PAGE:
IT departments in colleges and universities haven't always faced the same level of pressure as businesses to keep up with the latest technology. But those expectations have rapidly changed as providing a modern student and faculty experience has become a key objective for many institutions. As time passes and systems continue to fall behind, it becomes more difficult to catch up, as entrenched systems become more difficult and costly to update or replace.
The pandemic has stressed schools’ IT resources, as remote access has become more important than ever, adding to the pressure. Schools with outdated systems have been left in a critical situation.
Why higher education institutions have trouble keeping up
The gap between how an organization's systems are running, and where they should
be, is called "technical debt." Every organization that maintains software deals with the
issue. As with regular debt, the more an organization has, the more impossible it seems
to get out of it. Just maintaining existing systems becomes harder.
Traditional large-scale systems, like Student Information Systems or Enterprise Resource Planning (ERP), are massive systems with thousands of manual processes and traditional customizations that run the risk of becoming stale and outdated. Cut off from innovation, lacking automated governance, these systems have become a burden on every department with their ever increasing requirements for effort and ongoing customizations. This presents a huge barrier to innovation and introduces serious risk into any organization. It gets worse with time like quicksand, when organizations are reliant on legacy systems that get more and more outdated but are extremely difficult to move off of.
As the number and complexity of solutions grow, their usage can become siloed, and users who should be able to benefit from things like cross-departmental applications often get increasingly further away from the data and processes they need. This not only creates a poor return on technology investment, but it also kills efficiency efforts and prevents businesses from moving rapidly to deliver solutions.
Overcoming the technical debt challenge
How can educational institutions overcome these challenges and bring technical debt
down? It's an ongoing effort where several steps are necessary
- Awareness of the issue. In the absence of a commitment to keep up, it's easy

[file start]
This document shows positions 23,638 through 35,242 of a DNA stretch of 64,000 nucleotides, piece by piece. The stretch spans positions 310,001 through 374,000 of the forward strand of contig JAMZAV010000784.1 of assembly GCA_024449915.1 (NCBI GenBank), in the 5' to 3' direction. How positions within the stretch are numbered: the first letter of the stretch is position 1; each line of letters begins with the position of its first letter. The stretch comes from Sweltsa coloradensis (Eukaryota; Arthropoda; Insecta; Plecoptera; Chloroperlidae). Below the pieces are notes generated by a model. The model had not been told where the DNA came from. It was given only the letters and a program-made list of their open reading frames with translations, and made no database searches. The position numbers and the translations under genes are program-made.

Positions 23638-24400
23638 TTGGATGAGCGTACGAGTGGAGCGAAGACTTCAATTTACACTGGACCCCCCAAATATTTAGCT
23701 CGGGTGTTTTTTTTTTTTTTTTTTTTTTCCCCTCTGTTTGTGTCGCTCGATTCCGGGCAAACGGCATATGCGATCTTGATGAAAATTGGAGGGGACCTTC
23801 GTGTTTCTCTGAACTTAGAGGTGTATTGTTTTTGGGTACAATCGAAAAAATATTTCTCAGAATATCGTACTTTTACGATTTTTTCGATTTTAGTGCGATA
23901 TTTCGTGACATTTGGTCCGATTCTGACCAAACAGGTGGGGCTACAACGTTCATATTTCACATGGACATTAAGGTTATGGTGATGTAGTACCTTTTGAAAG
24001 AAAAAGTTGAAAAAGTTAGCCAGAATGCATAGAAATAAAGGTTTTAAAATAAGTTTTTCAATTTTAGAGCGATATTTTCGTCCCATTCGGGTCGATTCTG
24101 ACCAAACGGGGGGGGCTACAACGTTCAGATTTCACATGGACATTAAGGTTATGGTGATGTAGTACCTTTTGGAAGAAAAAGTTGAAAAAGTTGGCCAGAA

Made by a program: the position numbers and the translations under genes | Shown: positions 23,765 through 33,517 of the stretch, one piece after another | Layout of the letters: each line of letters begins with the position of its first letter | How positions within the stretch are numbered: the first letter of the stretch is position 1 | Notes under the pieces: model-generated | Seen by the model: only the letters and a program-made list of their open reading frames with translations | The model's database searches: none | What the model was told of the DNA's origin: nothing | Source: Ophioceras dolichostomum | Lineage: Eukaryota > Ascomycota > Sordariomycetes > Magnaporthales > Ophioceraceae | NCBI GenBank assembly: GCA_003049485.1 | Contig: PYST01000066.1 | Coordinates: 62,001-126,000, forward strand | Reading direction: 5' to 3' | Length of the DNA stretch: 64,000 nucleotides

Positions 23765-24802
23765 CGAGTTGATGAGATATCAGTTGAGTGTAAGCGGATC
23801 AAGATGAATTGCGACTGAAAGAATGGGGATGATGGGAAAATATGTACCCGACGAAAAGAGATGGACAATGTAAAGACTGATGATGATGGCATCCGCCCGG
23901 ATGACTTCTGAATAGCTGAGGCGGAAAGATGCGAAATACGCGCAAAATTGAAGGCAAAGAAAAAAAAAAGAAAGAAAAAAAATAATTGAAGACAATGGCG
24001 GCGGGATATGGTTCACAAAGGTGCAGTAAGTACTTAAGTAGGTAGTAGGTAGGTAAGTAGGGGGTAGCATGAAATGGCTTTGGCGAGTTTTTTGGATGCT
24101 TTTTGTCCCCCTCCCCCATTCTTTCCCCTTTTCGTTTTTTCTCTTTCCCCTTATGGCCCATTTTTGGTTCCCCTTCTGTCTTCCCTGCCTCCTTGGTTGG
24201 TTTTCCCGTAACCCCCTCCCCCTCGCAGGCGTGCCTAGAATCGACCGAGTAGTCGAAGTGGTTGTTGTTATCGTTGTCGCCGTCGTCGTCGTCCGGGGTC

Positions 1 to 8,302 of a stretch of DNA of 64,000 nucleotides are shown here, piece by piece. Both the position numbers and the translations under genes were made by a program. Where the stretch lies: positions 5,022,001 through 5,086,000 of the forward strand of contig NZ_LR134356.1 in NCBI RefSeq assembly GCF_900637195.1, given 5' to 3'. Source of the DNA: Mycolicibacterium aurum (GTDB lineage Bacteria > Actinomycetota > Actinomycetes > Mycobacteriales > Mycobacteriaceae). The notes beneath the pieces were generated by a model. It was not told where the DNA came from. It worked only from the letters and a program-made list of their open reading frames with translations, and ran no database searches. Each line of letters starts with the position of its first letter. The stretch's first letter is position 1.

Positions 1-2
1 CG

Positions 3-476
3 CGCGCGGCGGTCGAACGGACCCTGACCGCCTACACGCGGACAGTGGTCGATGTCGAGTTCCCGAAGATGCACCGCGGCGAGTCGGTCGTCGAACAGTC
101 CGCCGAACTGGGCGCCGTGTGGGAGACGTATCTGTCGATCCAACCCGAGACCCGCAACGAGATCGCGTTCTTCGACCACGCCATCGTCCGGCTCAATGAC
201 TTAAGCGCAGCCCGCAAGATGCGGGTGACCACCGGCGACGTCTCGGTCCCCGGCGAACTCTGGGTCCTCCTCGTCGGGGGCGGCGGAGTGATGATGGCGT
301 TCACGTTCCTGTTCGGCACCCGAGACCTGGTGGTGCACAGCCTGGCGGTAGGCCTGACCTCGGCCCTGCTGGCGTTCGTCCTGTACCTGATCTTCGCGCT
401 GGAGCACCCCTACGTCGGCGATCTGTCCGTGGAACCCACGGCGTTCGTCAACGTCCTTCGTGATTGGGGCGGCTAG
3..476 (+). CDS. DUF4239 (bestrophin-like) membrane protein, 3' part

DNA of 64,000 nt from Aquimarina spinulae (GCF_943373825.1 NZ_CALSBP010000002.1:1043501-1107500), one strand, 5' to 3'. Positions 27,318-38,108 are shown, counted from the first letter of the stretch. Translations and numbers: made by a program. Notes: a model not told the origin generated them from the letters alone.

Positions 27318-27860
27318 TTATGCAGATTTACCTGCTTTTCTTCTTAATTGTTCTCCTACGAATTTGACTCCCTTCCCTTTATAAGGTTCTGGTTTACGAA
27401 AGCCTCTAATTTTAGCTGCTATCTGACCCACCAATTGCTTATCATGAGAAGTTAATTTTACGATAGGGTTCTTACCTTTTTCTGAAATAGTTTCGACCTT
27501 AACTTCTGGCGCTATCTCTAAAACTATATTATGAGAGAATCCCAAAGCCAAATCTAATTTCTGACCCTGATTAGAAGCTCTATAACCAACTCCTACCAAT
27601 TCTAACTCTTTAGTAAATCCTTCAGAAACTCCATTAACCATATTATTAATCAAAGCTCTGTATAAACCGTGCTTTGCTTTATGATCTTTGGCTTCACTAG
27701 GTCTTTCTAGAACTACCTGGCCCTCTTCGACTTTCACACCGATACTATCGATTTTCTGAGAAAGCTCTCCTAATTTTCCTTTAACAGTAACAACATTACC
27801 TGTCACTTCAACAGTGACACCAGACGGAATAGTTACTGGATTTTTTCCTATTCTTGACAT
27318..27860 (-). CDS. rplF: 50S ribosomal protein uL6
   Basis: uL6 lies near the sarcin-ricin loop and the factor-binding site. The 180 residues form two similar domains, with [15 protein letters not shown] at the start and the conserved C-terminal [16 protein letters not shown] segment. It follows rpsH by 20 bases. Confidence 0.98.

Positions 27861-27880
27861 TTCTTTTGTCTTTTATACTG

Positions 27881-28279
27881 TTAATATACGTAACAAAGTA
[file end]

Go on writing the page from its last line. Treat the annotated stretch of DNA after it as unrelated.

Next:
not to think about the need for improvement. Academic IT operations need to
review what they have and how well it serves the students and faculty. Top
administrators need to keep this in mind and devote budgets to modernization.
- A school-wide commitment to keeping up. Fragmentation of services makes it
hard for any office to catch up on its own. Resource sharing and elimination of
redundancy are key steps.
- Pooling of knowledge. When departments and offices don't communicate, they
don't get the benefit of each other's knowledge, and they often create redundant
solutions to the same problem, or purchase off the shelf applications that don't integrate with the rest of the ecosystem.
- Appetite for innovation. IT operations can get so wrapped up in the old methods that they aren't aware of the advantages new software and tools offer. They need to commit part of their effort to discovering what's available to help them modernize. Low-code software like BP Logix' Process Director is a great example of a modern solution that can solve many of Technical Debt's problems.
Automating educational operations
Institutions of higher education need to make the best use of limited resources. Systems
that require little or no custom coding help accomplish this. BP Logix Process Director,
Higher Education Edition, is designed to help educational institutions simplify their
business processes. They can reduce the use of paper forms and simplify workflow
designs. Developers can define rules to ensure that processes comply with campus
policies. Process Director's low-code approach lets non-programmers do much of the
Overcoming technical debt isn't easy, but with committed support, the modernization of
campus IT resources is within reach.